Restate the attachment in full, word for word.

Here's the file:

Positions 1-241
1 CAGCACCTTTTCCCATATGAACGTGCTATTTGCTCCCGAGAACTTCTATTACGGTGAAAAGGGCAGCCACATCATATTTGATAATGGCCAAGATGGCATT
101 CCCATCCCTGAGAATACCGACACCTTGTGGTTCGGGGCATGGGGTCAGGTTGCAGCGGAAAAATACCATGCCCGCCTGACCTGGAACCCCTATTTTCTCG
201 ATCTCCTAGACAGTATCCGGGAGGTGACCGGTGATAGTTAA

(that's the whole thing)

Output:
Positions 1-241
1 CAGCACCTTTTCCCATATGAACGTGCTATTTGCTCCCGAGAACTTCTATTACGGTGAAAAGGGCAGCCACATCATATTTGATAATGGCCAAGATGGCATT
101 CCCATCCCTGAGAATACCGACACCTTGTGGTTCGGGGCATGGGGTCAGGTTGCAGCGGAAAAATACCATGCCCGCCTGACCTGGAACCCCTATTTTCTCG
201 ATCTCCTAGACAGTATCCGGGAGGTGACCGGTGATAGTTAA